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Texas death row inmate draws closer to retrial after judge charged with anti-Semitism

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A Texas death row inmate whose execution was halted in 2019 after charging the judge in his capital murder trial with anti-Semitic bias is entitled to a new trial, a district judge said on Monday.

The recommendation from Dallas Criminal District Judge Lela Mays paves the way for the state’s highest criminal court to decide whether inmate Randy Halprin, who is Jewish, should stand another trial. The Texas Court of Criminal Appeals granted a stay of execution less than a week before Halprin’s death, allowing Mays to verify whether the judge in his case, Vickers Cunningham, was biased and may have displayed discrimination against him because of his religion. .

Mays agreed in his findings that Cunningham, who is Caucasian, “harbored a real and subjective bias against Halprin because Halprin is a Jew, and Judge Cunningham’s anti-Semitic biases created a risk of objectively intolerable bias.”

She said a “fair new trial is the only recourse” for Halprin, who was convicted by a jury for his role in the murder of a police officer on Christmas Eve 2000 in a case known locally as ” Texas Seven “.

The ruling renews attention to Cunningham, whom Halprin accused in court documents of describing him as “an f —— Jew” after the trial was over and of using a derogatory term to refer to a person. Jewish.

Former campaign workers and friends also said Cunningham “was particularly proud of the death sentences [of the Texas Seven] because they included Latinos and a Jew, ”according to Halprin’s petition for a new trial.

In 2018, Cunningham caught the nation’s attention when he ran in the Republican primary for a Dallas County commissioner seat and his estranged brother, married to a black man, claimed he was a longtime racist who promised to financially reward his children if they married. people of the opposite sex who were white and Christian.

In an interview with The Dallas Morning News, Cunningham denied his brother’s claims that he was racist, but admitted that he created a living trust for his children with this specific clause.

“I strongly support traditional family values,” Cunningham told the newspaper in 2018. “If you marry someone of the opposite sex who is Caucasian, meaning Christian, they will get a cast.”

However, he said, his son was in a relationship with a woman of Vietnamese descent and his perspective on interracial marriage had changed.

Cunningham has denied that his opinions have ever clouded his performance as a Dallas County judge for 10 years, overseeing criminal cases involving black and Hispanic defendants. Judges in every state are bound by moral and ethical standards, and complaints of racial prejudice can result in public reprimands and even suspensions, although these are rare.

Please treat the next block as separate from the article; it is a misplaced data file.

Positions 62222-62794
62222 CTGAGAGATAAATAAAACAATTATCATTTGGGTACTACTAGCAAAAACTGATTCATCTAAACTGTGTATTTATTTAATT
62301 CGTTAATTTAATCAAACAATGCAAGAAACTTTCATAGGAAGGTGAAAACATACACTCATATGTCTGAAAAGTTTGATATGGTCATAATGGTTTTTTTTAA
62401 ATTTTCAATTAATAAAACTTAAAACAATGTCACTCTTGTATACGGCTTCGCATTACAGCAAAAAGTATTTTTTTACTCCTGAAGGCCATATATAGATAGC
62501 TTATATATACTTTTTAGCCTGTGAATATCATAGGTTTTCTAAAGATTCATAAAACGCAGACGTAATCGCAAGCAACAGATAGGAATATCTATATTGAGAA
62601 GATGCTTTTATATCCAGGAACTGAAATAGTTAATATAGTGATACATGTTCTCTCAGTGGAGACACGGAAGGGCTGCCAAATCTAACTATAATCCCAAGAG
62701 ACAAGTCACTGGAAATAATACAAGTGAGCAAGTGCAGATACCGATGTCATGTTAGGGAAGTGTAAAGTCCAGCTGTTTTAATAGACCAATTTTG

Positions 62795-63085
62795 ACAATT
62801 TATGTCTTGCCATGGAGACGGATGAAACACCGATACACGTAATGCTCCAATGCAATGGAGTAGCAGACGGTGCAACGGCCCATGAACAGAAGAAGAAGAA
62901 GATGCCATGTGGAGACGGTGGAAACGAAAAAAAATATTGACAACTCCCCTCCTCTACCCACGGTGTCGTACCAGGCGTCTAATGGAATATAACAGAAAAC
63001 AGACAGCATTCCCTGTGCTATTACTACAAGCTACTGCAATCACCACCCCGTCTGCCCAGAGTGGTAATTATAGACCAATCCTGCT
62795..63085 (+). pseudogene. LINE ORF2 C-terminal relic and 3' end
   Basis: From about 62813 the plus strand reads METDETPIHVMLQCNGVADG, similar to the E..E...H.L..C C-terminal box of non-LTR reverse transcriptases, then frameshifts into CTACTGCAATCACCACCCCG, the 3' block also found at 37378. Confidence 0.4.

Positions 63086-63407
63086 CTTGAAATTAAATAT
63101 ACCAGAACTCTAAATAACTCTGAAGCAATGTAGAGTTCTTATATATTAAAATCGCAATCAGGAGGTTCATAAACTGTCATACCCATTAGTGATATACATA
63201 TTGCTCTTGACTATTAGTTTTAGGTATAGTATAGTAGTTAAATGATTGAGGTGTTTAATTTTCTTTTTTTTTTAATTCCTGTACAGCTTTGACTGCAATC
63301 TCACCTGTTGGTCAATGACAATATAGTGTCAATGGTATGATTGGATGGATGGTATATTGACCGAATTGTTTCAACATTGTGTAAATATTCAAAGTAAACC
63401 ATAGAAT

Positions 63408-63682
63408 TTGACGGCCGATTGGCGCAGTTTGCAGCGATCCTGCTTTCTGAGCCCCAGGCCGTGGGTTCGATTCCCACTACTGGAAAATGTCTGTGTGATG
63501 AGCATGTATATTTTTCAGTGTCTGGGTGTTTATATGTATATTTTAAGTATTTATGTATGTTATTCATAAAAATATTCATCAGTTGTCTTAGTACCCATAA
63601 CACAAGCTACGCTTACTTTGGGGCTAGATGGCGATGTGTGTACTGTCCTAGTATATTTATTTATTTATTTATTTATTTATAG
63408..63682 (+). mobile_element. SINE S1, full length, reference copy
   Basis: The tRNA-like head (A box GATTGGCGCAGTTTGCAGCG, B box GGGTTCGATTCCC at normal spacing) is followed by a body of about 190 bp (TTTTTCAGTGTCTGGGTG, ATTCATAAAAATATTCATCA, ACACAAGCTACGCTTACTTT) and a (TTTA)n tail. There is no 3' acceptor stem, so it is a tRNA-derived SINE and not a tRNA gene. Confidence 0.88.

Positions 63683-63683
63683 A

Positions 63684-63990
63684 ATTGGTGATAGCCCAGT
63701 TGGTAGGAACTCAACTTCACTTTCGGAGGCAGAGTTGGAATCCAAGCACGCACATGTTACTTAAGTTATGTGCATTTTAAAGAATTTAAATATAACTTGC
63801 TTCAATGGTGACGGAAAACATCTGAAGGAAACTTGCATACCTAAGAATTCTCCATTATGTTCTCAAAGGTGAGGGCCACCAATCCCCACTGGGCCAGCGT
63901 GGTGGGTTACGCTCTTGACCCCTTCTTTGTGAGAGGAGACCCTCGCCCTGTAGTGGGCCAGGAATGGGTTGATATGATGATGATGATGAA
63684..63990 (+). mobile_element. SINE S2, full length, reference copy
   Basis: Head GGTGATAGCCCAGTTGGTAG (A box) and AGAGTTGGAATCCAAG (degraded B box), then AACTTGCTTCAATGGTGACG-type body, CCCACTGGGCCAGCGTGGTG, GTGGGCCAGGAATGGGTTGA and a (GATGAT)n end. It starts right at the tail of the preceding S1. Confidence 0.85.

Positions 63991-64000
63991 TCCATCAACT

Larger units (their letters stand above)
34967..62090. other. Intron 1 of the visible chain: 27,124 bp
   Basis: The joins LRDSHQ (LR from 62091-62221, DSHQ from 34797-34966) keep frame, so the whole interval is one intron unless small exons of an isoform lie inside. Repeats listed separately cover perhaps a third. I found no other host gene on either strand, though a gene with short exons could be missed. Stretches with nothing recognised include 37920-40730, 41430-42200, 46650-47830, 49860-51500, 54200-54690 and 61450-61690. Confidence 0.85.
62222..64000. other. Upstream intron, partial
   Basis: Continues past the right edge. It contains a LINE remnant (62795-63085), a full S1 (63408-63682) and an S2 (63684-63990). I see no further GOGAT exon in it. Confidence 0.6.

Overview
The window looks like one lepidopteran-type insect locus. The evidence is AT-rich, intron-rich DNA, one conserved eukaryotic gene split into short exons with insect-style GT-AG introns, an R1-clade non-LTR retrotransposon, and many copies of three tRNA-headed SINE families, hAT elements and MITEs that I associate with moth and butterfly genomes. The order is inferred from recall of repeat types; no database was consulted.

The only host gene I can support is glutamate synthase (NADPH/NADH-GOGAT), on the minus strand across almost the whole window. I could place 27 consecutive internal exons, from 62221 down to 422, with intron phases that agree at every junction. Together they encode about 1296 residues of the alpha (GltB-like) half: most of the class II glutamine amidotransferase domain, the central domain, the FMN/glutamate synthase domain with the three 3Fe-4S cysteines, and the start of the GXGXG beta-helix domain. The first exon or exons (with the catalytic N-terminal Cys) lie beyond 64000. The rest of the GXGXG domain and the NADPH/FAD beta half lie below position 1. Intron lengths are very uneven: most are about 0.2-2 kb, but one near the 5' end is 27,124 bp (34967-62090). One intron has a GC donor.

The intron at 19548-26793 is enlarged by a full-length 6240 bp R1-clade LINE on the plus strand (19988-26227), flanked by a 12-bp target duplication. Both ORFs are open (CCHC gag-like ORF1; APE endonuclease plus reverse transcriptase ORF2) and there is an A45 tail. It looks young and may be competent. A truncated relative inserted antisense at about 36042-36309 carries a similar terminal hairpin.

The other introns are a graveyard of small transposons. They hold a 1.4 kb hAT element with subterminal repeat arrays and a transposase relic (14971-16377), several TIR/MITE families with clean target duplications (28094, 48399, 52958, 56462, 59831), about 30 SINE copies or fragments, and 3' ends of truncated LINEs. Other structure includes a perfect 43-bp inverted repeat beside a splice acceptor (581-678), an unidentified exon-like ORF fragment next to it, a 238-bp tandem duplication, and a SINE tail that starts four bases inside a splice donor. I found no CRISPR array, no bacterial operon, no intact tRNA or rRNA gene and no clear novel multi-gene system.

Those who knew Cunningham spoke to the Morning News about the allegations he used racial epithets. A former campaign worker said she heard him say racial slurs against black people on several occasions, which Cunningham denied to the paper. The campaign worker also said Cunningham used a derogatory term for undocumented people in the United States to describe some of Halprin’s co-defendants, according to Halprin’s petition. Cunningham did not specifically respond to this allegation.

Despite his campaign’s resentment, Cunningham lost his party’s nomination contest by just 25 votes.

Cunningham could not be reached now to comment on the new decision.

More than 100 Jewish attorneys in Texas have signed a brief in support of Halprin’s request for a new trial.

“When you have a judge who is biased against you and says horrible things about your religion or your race behind your back, you don’t get a fair trial,” one of the lawyers, Marc Stanley, told NBC Dallas. from Dallas. Fort Worth.

Halprin, 44, was initially serving a 30-year prison sentence for child abuse when he escaped prison with six other inmates in 2000. Prosecutors said the men robbed a merchandise store. sports in the Irving suburb of Dallas. A policeman who responded was shot and killed as the group fled.

A manhunt led to the capture of the so-called Texas Seven, which appeared on “America’s Most Wanted”. One of the men committed suicide before being arrested. Each defendant was tried separately, with Cunningham overseeing five of their trials, including that of Halprin, who was sentenced to death in 2003. Four of the six defendants were executed.

The Texas Court of Criminal Appeals halted Halprin’s execution two years ago and a review was opened this year into the allegations against Cunningham. In a July hearing overseen by Mays, prosecutors and prosecutors who originally represented Halprin denounced Cunningham’s comments but denied that Halprin was not given a fair trial.

While Cunningham’s alleged comments “are reprehensible and egregious, they show post-trial hostility which does not demonstrate a due process violation against this man at the time of trial,” the county prosecutor said at the time. Tarrant, Anne Grady.

The Tarrant County Criminal District Attorney’s Office declined to comment on Tuesday because the litigation is ongoing.

Halprin’s federal public defender Tivon Schardl said in a statement that Mays “had no doubt made the right decision”.

“Contrary to what the state has said, the Constitution protects Texans from religious bigotry in the criminal justice system,” Schardl said. “We are confident that the Court of Criminal Appeal will come to the same conclusion and order a new fair trial for Randy Halprin.”

It was not immediately clear when the court planned to reconsider the case.



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